The challenge to making this antenna useful in the field is the mount. As you can see in the photos above, I used a Husky Tripod stand from Home Depot along with some u-blots and pole mounts to create a suitable field base for this antenna. Since this configuration is a tad top-heavy, I would recommend weighting the tripod with sandbags in the field.
Both Tram and the similar Diamond version claim their antennas have 6 dBd VHF gain; 8 dBd UHF gain. While I have not tested that, compared to other antennas I’ve used I believe it. It is a significant improvement over whip antennas and can also be used with mobile radios up to 200 watts. This whole setup cost less than $100.
The downside to this configuration is that although I’m very careful when assembling the antenna, I’m never quite sure if the inner wire from the bottom section actually has a firm connection to the top section. If I had an antenna analyzer, I could find out for sure!
Ed Fong DBJ-220 Antenna
Similar to the DBJ-2 roll up antenna above, this antenna was purpose designed with quality in mind. I use this antenna with a HESENATE HT-5RX3 Tri-Band Handheld Transceiver to access several 1.25M (220) repeaters in my area. There’s an optional tri-band version of this antenna also available called the TBJ-1 at about double the price. Because the fully assembled antenna is only 4 feet long, it fits nicely inside just about any car. Like other Ed Fong antennas, this kit is sold exclusively on Ebay at $30 with shipping.
In the mail, you’ll receive the antenna itself with no PVC pipe. I had no problem locating the required 200 PSI pipe from a local Lowe’s store to assemble the antenna. The biggest challenge was in creating a portable mount which I fashioned together with pieces of PVC pipe and special end pieces. Those are hard to find!
You could just hold the antenna in one hand with the radio in the other for field use but a custom-built PVC antenna base as shown in the photos above is convenient and breaks down for easy transport.
PVC Antenna Base Parts List:
- 2 pieces of 3/4″ x 2 feet Schedule 40 PVC Pipe (for the bottom base)
- 2 pieces of 3/4″ x 1 feet Schedule 40 PVC Pipe (for the bottom base)
- 1 piece of 3/4″ x 4 feet Schedule 40 PVC Pipe (the upright which attaches to the antenna)
- 1 piece of 3/4″ x 3 inches Schedule 40 PVC Pipe (goes between the upright and antenna)
- 4 pieces – 3/4″ end caps for the base parts (to stabilize the base)
- 3 pieces – 3/4 female-threaded snap tees (to make assembly / disassembly of the base parts a “snap”)
- 1 piece – 3/4″ tee (for the upright)
- 5 pieces – 3/4″ male-threaded ends (as shown in photos)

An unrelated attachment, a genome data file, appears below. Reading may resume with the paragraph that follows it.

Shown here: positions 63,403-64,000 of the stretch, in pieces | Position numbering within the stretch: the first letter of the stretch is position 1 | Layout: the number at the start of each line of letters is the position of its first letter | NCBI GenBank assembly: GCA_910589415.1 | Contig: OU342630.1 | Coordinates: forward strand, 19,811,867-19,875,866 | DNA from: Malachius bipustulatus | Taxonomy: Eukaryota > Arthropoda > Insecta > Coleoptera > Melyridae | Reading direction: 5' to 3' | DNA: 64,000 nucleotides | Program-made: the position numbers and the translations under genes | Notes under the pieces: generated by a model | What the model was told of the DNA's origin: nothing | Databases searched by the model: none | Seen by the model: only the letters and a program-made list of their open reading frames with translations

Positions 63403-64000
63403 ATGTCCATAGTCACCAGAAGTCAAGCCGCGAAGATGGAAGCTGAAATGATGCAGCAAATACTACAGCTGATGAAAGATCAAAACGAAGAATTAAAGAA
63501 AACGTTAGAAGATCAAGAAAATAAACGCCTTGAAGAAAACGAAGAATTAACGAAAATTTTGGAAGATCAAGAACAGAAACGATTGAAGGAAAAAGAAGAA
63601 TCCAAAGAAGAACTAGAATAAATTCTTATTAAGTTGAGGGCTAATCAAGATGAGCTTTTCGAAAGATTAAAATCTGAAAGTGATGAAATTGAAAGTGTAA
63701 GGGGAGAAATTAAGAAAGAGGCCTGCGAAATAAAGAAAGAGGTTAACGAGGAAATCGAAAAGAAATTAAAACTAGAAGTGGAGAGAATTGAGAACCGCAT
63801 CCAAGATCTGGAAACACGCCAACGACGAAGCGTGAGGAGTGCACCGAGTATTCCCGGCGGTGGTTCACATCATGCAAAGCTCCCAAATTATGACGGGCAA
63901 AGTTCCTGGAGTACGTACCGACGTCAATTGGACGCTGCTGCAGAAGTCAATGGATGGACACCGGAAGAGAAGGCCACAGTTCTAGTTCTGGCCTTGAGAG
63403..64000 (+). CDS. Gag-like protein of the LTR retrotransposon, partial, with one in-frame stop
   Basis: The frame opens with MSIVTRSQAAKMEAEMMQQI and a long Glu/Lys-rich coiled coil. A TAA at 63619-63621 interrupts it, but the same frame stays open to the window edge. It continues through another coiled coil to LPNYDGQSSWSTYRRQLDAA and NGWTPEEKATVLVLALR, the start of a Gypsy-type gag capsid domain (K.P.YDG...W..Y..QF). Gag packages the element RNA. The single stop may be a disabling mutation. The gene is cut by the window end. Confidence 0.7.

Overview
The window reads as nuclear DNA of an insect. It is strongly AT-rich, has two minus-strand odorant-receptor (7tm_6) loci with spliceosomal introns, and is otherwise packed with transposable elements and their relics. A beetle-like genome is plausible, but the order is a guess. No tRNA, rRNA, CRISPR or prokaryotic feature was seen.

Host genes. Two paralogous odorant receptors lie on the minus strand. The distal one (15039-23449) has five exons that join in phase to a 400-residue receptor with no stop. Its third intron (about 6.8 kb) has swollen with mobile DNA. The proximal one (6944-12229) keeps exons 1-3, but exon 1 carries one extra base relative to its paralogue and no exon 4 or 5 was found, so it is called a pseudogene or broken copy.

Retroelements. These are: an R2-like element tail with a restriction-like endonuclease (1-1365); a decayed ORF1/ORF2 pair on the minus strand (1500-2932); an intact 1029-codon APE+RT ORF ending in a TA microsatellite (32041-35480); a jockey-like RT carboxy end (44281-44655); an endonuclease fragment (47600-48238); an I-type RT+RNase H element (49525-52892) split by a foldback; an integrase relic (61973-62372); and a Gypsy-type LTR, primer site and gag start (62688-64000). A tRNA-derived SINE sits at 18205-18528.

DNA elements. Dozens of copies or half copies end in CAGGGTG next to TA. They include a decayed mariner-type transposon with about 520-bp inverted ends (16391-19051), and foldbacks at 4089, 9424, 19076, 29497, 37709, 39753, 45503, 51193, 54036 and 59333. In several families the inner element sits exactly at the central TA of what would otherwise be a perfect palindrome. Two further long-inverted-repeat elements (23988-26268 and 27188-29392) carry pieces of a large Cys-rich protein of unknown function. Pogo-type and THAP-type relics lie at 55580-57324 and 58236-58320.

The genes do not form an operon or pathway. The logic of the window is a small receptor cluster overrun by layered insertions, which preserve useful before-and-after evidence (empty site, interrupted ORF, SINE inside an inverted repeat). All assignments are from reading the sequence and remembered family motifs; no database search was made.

- 1 can of PVC glue (for base middle tee one foot sections only – to stabilize the upright from moving sideways)
According to Ed Fong’s technical specifications, this antenna has 2.1 dBi gain. Again, I have no way to measure it currently but I can say in practical use with the HESENATE 5 watt handheld radio, I’m able to have crystal clear conversations via repeaters 50 miles away. I’d say that’s a pretty outstanding for such an inexpensive antenna. You definitely can’t do that with the ducky antenna included with that radio.
The Ed Fong DBJ-2 Roll-Up Antenna ON A Pole
I mentioned the DBJ-2 as a packable antenna, but it’s also a good transportable base station antenna. In the photo above, you can see it dangling from a 13 foot telescoping fiberglass pole which I found on Amazon for $32.99. There are plenty of other telescoping poles that are longer than this, but with this configuration, I only needed to use what was included in the DBJ-2 kit – the antenna and a 6 foot extension cable. I figured since that was the included, I best only use that to have consistent results with their own tests. If you choose a different pole, make sure it is not metallic as metal (and aluminum) will interfere with the signal. Fiberglass and carbon poles are OK.
To mount this to the ground, you can use just about anything; an umbrella stand would work fine. As a base, I use a 1-1/2 in. x 12 in. brass flanged strainer because it’s thin, durable metal that can be pushed into grass or soft dirt without tools.
As you’ve noticed, there are many ways to improve your signal in the field. An old saying I’ve learned is, “an ounce of antenna is worth a pound of watts”. I’ve also heard, “location and elevation are key”. More power doesn’t always equate to greater gains. In fact, a poorly-designed antenna can destroy your radio! But when you combine all three of the good attributes of antennas, you can dramatically improve your transmission and reception quality. These are all simple and relatively inexpensive ways to make that happen. With a bit of experimenting, you’ll find the combination that works best for you.
Happy Antenna Building, 73!
Mark Warrick, KM6ZPO